November 19, 2019

Telling Time in the Wilderness

We often have tunnel vision when we’re in a difficult place. “I just need to get through this,” we say. And it’s true — whether it’s biblical Egypt or a rough patch in our own lives, sometimes we need to focus our resources and attention on getting ourselves safely to the other side.

But once we get through, where are we?

Occasionally, we jump straight into a new chapter of life feeling fully resolved and at peace. But more often, when we exit crisis, we land squarely in transition. We find ourselves wandering in the wilderness, just like the Israelites after their exodus from Egypt.

My college professors in the ’90s were fond of the phrase “liminal space” — that threshold betwixt and between, neither this nor that. This term was so common that I began to suspect this love of liminality was an academic trend. Perhaps border spaces had been disregarded for years and only now were being rescued from obscurity?

But, of course, my postmodernist professors were not the first to pay attention to liminality. In fact, the fourth book of the Torah takes place almost entirely in liminal space. In English, the book is titled Numbers, but in Hebrew, the book is called Bamidbar, literally, “in the wilderness.”

I’ve long been captivated by this image of rotting manna. What can it teach us in our own times in the wilderness?

In Bamidbar, an entire generation finds itself newly freed from oppression, but also newly uncertain about its day-to-day life, not to mention its future. No longer fearing for their lives, the Israelites begin to discover things about themselves that could not emerge while they were still struggling just to survive.

For example, the Israelites discover that when faced with physical discomfort and uncertainty, their mood quickly can turn from joy to petulance. They also begin to feel out the heights and depths of their spiritual lives — from a new relationship with the Divine, who leads them in a pillar of cloud by day and of fire by night, to experimenting with idolatry in the Golden Calf episode.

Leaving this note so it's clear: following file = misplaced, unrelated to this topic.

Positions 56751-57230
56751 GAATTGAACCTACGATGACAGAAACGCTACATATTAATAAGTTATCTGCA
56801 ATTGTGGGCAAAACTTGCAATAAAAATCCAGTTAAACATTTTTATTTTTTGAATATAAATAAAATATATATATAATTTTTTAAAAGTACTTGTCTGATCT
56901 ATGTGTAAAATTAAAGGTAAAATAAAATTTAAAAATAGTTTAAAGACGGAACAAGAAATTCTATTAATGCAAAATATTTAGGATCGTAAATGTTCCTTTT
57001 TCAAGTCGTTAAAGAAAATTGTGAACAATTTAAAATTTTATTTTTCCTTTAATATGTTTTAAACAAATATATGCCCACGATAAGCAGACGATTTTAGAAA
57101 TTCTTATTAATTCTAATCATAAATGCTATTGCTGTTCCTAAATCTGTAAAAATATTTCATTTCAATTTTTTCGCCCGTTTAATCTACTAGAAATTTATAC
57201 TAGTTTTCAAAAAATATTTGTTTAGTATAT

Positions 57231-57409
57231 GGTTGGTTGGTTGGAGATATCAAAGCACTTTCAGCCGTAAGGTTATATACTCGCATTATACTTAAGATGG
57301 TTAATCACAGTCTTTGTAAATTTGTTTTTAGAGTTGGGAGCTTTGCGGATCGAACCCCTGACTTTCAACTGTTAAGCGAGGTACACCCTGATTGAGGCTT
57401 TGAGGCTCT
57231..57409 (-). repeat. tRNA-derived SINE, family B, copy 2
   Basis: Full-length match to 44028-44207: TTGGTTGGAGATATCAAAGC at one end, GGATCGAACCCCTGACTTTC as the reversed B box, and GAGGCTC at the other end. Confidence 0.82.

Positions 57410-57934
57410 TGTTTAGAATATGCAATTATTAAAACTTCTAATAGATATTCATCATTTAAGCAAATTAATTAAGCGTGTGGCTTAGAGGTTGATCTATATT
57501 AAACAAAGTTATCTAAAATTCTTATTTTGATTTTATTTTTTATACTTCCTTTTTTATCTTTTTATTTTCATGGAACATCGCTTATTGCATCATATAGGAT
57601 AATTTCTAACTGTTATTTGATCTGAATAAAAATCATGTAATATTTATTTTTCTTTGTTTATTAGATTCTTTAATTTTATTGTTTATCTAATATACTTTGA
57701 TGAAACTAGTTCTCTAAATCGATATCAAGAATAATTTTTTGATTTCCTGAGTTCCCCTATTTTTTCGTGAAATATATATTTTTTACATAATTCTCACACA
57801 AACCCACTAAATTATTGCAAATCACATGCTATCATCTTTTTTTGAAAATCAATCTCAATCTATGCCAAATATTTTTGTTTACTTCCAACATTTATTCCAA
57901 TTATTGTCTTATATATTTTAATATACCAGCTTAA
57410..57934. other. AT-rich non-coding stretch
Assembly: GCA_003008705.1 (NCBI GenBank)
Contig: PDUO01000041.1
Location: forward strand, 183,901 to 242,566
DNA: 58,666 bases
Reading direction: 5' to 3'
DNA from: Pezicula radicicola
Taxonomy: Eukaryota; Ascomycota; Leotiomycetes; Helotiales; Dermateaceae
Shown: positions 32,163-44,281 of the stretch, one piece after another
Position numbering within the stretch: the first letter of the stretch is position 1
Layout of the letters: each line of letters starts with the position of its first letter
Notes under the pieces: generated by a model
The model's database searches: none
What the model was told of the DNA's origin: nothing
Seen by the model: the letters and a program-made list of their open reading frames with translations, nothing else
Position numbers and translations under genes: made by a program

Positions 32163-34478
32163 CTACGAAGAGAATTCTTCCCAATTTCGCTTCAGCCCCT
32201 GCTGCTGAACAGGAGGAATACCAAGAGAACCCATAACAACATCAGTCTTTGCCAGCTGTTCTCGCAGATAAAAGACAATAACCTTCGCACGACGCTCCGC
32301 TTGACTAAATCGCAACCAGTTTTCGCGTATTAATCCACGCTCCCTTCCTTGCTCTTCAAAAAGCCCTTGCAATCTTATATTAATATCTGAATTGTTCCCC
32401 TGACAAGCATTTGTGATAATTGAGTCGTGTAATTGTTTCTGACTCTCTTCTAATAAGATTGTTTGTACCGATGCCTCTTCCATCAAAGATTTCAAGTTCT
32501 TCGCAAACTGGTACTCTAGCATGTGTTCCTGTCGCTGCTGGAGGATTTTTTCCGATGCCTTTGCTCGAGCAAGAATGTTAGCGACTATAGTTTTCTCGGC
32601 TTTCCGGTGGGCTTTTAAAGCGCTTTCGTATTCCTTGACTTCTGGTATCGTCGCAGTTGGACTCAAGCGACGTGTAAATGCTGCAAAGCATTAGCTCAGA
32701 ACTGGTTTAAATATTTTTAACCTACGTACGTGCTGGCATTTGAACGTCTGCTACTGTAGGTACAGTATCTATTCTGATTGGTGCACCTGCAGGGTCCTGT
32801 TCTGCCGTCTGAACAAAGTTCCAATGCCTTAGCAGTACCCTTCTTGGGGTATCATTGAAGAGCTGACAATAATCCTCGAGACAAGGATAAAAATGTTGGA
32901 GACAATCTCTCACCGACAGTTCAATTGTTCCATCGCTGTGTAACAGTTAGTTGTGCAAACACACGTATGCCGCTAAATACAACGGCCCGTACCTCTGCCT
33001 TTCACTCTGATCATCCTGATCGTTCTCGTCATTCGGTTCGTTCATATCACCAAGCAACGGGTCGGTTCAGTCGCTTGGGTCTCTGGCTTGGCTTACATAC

Some of these lessons must have felt good in the moment; others were likely excruciating. All of them were crucial in the formation of a tribe.

In the same way, when we find ourselves in a liminal space after a crisis, we encounter parts of ourselves that surprise us. After a move; or in early parenthood; after initiating a necessary breakup; or having recovered from the initial stages after a loss — at these times we learn things about ourselves that can be discovered only in the wilderness.

During this time, we also are open to profound spiritual lessons because we’re liberated from our routines and with them, our complacency. The manna that fell from heaven during the Israelites’ journey is a perfect example of this. It is as if God is saying, yes, you need to eat, and I will help you with that, but you also need to learn to be less anxious, and I will help you with that, too.

And so, according to tradition, the manna appeared each morning like dew, it tasted like each person’s favorite food, and — my favorite part — if they gathered more than one day’s supply, it simply would rot. (Except for Fridays, when they could gather two days’ worth to avoid working on the Sabbath.)

I’ve long been captivated by this image of rotting manna. What can it teach us in our own times in the wilderness?

To me, the deepest teaching of the manna is a teaching about time.

We must be present in the moment, for time cannot be saved or stored. It can be experienced only as we live it, as it runs through our fingers.

When this mysterious, magical food appeared one morning, the Israelites asked, “Man hu?” (“What is this?”) This is where the name “manna” comes from — it essentially means, “What?”

The spirit of “what,” of open-minded inquiry, is the spirit of the wilderness. In walking out of our bondage, we also leave our preconceived notions about ourselves and the world. We are like children, looking around us, asking, “What is this?”

Perhaps that question itself is the secret heart of our being. Perhaps it is all we truly have.

Alicia Jo Rabins is a writer, musician and Torah teacher who lives in Portland, Ore.